• Active participation in EDI Training sessions with the intention of managing with an EDI lens.

Roles of Executive Champions

CLT & Lead Fellows: 2 CLT Members + 2 LEAD Fellows

  • Act as mentor and coach to co-chairs to ensure effective meetings and decision-making.
  • Accountable for the implementation of EDI committee activities.
  • Ensures the dissemination of communication about the EDI committee’s activities.
  • Support EDI committee decisions through advocating and collaboration.

Roles of Executive Sponsors

IPPS Core Leadership: Ted Johnson

  • Accountable for the successful advancement of our EDI work in alignment with BFS strategic plan, VC initiatives, and UCSD Principles of Community.
  • Determine and approve the allocation of resources to ensure the advancement of equity, diversity, and inclusion work within IPPS.

IPPS Equity Toolkit

Campus Resources

Who to Call? Community-Based Organizations (CBOs) 

Resources on who to call when you or someone else is experiencing a behavioral health crisis and, for a variety of reasons, you may not want to call the police.

Local Resource 1) San Diego Access and Crisis Line @ +1 (888) 724-7240
This confidential and free-of-charge talk line is open 7 days a week, 24 hours a day, and monitored by Master's-level and Licensed Clinicians. The counselors average 16 years of clinical experience in a variety of backgrounds, including emotionally disturbed youth, geriatric social services, nursing, in-home domestic violence intervention, case management, and drug and alcohol abuse. Language interpreter services enable the ACL to assist in 150 languages within seconds. This service can help callers navigate community resources in San Diego County and/or support accessing counseling services.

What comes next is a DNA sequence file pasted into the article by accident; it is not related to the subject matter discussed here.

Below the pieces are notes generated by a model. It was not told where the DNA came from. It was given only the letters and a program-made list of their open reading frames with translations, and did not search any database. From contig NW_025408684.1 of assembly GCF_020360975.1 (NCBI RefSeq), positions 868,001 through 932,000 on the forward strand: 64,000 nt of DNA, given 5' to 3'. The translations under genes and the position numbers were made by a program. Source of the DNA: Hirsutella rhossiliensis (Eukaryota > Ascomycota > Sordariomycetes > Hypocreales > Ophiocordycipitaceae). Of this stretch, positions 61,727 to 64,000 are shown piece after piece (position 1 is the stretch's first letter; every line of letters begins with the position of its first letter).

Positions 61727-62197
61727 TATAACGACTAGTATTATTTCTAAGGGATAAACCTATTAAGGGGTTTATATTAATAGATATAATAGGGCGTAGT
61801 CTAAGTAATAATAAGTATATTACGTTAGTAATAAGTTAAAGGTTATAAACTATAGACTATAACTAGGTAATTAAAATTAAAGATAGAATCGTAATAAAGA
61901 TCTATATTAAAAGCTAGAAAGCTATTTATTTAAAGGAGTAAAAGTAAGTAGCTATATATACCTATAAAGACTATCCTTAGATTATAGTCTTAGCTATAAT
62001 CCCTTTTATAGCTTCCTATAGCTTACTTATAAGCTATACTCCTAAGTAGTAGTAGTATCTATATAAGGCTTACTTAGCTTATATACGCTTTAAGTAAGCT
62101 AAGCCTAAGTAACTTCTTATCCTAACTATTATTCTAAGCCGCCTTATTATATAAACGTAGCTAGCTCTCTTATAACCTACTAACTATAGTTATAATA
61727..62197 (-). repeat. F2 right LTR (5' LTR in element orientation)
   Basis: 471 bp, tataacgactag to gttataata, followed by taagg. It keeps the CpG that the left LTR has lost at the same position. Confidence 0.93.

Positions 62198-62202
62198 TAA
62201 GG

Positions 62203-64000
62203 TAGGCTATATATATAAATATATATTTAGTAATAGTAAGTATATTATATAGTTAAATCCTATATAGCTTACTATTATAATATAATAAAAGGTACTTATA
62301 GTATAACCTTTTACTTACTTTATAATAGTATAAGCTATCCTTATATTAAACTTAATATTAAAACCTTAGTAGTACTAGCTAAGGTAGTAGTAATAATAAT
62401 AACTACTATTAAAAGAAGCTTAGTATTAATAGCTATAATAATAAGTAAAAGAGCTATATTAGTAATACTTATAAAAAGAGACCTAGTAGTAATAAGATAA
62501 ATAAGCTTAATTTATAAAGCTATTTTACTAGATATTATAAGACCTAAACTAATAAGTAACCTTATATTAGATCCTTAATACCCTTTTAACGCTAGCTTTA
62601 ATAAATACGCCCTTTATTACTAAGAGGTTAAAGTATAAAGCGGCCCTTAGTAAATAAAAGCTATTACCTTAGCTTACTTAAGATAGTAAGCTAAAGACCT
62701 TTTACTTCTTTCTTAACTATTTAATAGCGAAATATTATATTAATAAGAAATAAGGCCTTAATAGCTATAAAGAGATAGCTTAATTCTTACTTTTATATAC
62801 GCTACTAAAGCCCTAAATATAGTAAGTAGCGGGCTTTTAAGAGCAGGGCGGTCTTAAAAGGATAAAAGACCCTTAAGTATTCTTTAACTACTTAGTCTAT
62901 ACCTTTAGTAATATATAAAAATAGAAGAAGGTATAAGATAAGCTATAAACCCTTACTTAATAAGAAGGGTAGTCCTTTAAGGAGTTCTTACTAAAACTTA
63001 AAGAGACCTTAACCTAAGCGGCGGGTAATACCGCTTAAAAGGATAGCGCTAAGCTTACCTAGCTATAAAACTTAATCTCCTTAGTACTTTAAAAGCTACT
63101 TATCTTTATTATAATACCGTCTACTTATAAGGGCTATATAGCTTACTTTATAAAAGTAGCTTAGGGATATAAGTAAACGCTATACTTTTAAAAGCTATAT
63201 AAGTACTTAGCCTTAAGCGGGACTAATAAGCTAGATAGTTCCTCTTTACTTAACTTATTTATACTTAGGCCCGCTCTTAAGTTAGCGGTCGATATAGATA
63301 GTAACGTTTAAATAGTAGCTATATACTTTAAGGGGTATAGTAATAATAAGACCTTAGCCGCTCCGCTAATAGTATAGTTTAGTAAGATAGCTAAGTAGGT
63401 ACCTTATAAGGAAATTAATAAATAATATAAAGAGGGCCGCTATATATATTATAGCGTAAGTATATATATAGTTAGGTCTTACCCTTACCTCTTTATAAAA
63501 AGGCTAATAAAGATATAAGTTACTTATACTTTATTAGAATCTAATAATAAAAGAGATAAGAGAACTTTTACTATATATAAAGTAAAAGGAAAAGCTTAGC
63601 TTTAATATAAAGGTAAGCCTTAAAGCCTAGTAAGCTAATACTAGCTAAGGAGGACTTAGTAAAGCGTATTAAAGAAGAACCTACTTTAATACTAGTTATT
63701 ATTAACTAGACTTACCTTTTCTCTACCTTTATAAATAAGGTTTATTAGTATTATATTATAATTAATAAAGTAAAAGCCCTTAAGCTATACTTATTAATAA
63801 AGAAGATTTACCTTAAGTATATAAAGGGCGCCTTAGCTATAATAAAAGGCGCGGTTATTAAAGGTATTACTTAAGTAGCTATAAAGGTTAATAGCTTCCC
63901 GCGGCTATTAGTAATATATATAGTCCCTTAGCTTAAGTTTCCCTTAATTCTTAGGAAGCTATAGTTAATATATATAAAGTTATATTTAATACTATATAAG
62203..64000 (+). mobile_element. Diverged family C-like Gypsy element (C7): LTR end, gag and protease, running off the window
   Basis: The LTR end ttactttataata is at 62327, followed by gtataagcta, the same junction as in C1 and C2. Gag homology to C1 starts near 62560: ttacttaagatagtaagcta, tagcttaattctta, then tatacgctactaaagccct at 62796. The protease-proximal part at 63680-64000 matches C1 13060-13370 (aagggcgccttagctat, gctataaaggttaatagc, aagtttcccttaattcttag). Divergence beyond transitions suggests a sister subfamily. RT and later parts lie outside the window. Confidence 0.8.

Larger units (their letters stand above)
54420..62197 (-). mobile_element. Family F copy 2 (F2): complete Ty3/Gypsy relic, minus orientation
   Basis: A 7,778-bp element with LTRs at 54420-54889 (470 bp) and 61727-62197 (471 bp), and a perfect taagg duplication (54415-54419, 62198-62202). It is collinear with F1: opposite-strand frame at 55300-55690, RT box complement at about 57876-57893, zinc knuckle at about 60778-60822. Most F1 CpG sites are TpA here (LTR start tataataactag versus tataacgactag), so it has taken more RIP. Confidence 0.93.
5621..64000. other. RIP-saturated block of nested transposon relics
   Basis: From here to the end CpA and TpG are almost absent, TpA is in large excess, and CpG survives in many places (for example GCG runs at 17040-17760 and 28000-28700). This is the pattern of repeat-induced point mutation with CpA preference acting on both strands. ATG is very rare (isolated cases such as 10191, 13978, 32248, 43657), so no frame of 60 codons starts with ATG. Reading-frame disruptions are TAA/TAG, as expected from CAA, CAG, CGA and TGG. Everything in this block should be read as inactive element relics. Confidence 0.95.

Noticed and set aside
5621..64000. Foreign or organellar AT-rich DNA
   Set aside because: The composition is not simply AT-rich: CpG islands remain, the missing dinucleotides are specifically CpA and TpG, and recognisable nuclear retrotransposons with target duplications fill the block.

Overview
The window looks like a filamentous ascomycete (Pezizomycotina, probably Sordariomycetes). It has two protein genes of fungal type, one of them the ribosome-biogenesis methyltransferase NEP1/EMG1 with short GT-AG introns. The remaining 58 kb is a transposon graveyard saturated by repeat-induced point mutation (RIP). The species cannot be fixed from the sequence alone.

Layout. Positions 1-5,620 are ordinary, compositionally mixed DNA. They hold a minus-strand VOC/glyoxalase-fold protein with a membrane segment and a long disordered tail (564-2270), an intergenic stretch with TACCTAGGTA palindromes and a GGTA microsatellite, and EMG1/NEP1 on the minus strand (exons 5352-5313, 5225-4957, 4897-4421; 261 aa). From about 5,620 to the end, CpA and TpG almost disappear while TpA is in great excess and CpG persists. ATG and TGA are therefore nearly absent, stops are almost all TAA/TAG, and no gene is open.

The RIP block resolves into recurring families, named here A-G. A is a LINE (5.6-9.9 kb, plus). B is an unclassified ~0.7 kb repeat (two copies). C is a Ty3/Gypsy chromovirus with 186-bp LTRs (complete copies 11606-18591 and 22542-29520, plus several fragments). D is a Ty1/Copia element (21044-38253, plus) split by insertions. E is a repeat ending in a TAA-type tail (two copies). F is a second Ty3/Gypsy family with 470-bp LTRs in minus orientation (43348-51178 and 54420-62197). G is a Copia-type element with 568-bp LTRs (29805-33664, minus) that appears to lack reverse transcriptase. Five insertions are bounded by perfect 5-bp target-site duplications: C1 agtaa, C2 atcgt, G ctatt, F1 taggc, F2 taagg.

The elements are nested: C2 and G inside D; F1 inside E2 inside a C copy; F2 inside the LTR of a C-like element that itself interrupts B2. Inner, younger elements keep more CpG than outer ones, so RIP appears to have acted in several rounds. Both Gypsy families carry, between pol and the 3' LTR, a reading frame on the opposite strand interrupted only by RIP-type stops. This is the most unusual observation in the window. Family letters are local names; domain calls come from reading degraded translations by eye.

Local Resource 2) San Diego County hospitals specializing in Behavioral Health
If someone needs urgent mental health support they can go directly to anyone at one of these hospitals. These hospitals provide mental health support and also accept Medi-Cal insurance: Bayview Hospital, Grossmont Hospital, Palomar Hospital, Paradise Valley Hospital, Mesa Vista Hospital, University of San Diego Hospital

Local Resource 3) Psychiatric Emergency Response Team (PERT)
If someone is experiencing a behavioral health crisis, emergency assistance can be requested through San Diego County Psychiatric Emergency Response Team (PERT). This service sends out a Therapist into the community to assess if someone is a Danger to themselves (DTS) or a danger to others (DTO). This service is partnered with the San Diego Police Department (SDPD) and can be reached by calling (619) 531-2065.

Resource 4) Trans Lifeline @ +1 (877) 565-8860
"Trans Lifeline provides trans peer support for our community that’s been divested from police since day one. We’re run by and for trans people."
Visit their website at

Resource 5) Call BlackLine @ +1 (800) 604-5841
"BlackLine provides a space for peer support, counseling, witnessing, and affirming the lived experiences to folks who are most impacted by systematic oppression with an LGBTQ+ Black Femme Lens. Call BlackLine prioritizes BIPOC."
Visit their website at

Glossary of Terms

In the spirit of inclusivity, we compiled a list of terms often used around EDI discussions. Making these terms accessible and easy to understand will encourage thoughtful conversations in this space. Below you'll find links to the terms and definitions:

IPPS Quarterly Newsletter

The EDI Committee is committed to including an article related to Equity, Diversity & Inclusion every time there is a call for content for the IPPS Quarterly Newsletter. The link to the current and past issues of the newsletter is included below.

IPPS Quarterly

Please contact with any questions or comments.